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How Do You Diagnose Mesothelioma? Fnd if it can be challenging to diagnose

How Do You Diagnose Mesothelioma? Fnd if it can be challenging to diagnose

Diagnosis

 

Mesothelioma can be challenging to diagnose. The symptoms are often the same as those of other diseases and mesothelioma cells can look similar to other types of cancer cells.

 

The path to diagnosis usually begins with seeing your GP or going to a hospital emergency room, perhaps for shortness of breath, pain or another symptom. The doctor will examine you and take  a history of your general health. If you think you may have been exposed to asbestos in the past, it is important to raise it at this time as many doctors won’t automatically look for mesothelioma.

The doctor will arrange some initial tests and probably refer you to a specialist, usually a respiratory physician (for chest symptoms) or a gastroenterologist (for abdominal symptoms).

 

You are likely to have quite a few tests and see several different health professionals (see pages 14–15) before a diagnosis of mesothelioma is confirmed.

 

 

General tests

Blood tests and x-rays can provide information about your overall health and help to rule out other conditions.

 

Blood test

You will have blood taken to check your overall health and let your doctors know how your blood cells, liver and kidneys are working.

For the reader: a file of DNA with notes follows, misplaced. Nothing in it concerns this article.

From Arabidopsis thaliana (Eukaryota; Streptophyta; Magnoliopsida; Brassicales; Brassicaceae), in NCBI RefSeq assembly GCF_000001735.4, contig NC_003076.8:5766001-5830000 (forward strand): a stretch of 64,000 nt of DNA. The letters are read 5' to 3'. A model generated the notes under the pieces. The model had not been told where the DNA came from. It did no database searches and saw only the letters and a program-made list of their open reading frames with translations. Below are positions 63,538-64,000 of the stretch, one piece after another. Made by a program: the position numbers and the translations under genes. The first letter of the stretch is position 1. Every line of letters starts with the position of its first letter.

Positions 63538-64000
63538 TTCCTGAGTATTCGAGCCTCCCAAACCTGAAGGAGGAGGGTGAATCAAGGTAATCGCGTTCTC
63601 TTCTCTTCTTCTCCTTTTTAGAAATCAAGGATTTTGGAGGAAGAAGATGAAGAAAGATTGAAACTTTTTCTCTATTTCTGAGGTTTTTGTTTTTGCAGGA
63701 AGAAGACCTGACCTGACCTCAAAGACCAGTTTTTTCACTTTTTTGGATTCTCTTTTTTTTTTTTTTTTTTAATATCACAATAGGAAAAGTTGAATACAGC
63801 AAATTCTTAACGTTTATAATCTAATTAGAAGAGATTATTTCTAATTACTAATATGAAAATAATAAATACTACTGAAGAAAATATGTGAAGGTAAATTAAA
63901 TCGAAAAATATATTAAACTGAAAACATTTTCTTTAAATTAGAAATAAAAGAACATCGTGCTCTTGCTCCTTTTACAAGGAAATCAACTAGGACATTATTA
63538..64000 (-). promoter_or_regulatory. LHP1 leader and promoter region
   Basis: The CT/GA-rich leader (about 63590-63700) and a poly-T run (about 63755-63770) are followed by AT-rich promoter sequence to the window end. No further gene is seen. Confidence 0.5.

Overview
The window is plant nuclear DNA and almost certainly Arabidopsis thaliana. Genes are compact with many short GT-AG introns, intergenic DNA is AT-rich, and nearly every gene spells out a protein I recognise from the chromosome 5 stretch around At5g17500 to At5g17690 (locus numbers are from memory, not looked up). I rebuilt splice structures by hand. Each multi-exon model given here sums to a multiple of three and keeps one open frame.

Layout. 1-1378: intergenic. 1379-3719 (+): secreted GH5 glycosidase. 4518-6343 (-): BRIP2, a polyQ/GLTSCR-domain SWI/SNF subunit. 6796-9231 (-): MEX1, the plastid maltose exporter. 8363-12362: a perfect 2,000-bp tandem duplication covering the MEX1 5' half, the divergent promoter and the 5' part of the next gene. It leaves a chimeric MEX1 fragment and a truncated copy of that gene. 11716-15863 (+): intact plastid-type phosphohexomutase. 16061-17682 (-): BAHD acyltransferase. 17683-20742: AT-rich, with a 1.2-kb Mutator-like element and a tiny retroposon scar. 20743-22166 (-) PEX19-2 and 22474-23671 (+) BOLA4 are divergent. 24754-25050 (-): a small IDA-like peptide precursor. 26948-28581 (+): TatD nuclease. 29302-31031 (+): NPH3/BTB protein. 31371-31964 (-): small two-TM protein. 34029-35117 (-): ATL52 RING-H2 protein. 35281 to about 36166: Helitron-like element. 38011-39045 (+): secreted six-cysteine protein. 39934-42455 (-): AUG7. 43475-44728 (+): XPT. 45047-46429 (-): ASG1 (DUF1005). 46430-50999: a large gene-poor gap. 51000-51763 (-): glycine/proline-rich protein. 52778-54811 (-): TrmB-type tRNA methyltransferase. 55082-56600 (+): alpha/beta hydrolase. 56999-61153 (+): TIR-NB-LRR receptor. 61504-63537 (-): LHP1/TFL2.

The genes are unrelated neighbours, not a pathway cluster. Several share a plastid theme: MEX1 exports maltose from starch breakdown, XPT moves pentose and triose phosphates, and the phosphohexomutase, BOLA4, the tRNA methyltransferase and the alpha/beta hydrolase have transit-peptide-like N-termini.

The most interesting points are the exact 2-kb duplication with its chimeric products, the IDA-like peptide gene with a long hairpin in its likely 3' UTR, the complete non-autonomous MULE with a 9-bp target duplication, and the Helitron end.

This helps them judge your fitness for treatment. A blood test  will not usually show up mesothelioma, but can sometimes reveal certain markers that suggest the presence of the disease.

 

 

 

 

 

X-ray

If pleural mesothelioma is suspected, you will have a chest x-ray to look for any abnormalities in the lungs, thickening of the pleura, and fluid in the space between the lungs and the chest wall. For peritoneal mesothelioma, an x-ray will look for abnormalities in the abdomen, such as fluid and thickening in the peritoneum.

 

If abnormal growth or other changes are found, you will need more tests to check whether mesothelioma or another condition is the cause. Sometimes mesothelioma will not show up on an x-ray but can be seen in a CT scan.

 

 

 

 

 

 

 

CT scan

A CT (computerised tomography) scan uses x-rays and a computer to create a detailed picture of an area inside the body.

 

Before the scan, you will be given an iodine contrast dye to make the scan pictures clearer. This is usually injected into a vein in your arm, but is sometimes given as a drink. If you have had an allergic reaction to iodine or dyes during a previous scan, tell your medical team beforehand. Also let them know if you have diabetes or kidney problems or are pregnant.

 

For the scan, you will need to lie flat on a table that slides in and out of a large, doughnut-shaped scanner. The procedure takes about 30 minutes. Although the test itself is painless, lying flat and still can be uncomfortable if you already have breathlessness or pain. Discuss any concerns with your medical team.

 

The CT scan provides accurate information about the location and thickness of the tumour(s) in the chest or abdomen. It can also show if the mesothelioma has spread to other organs. The information gathered by the CT scan is used to work out the best way of obtaining tissue for testing (see Biopsy below).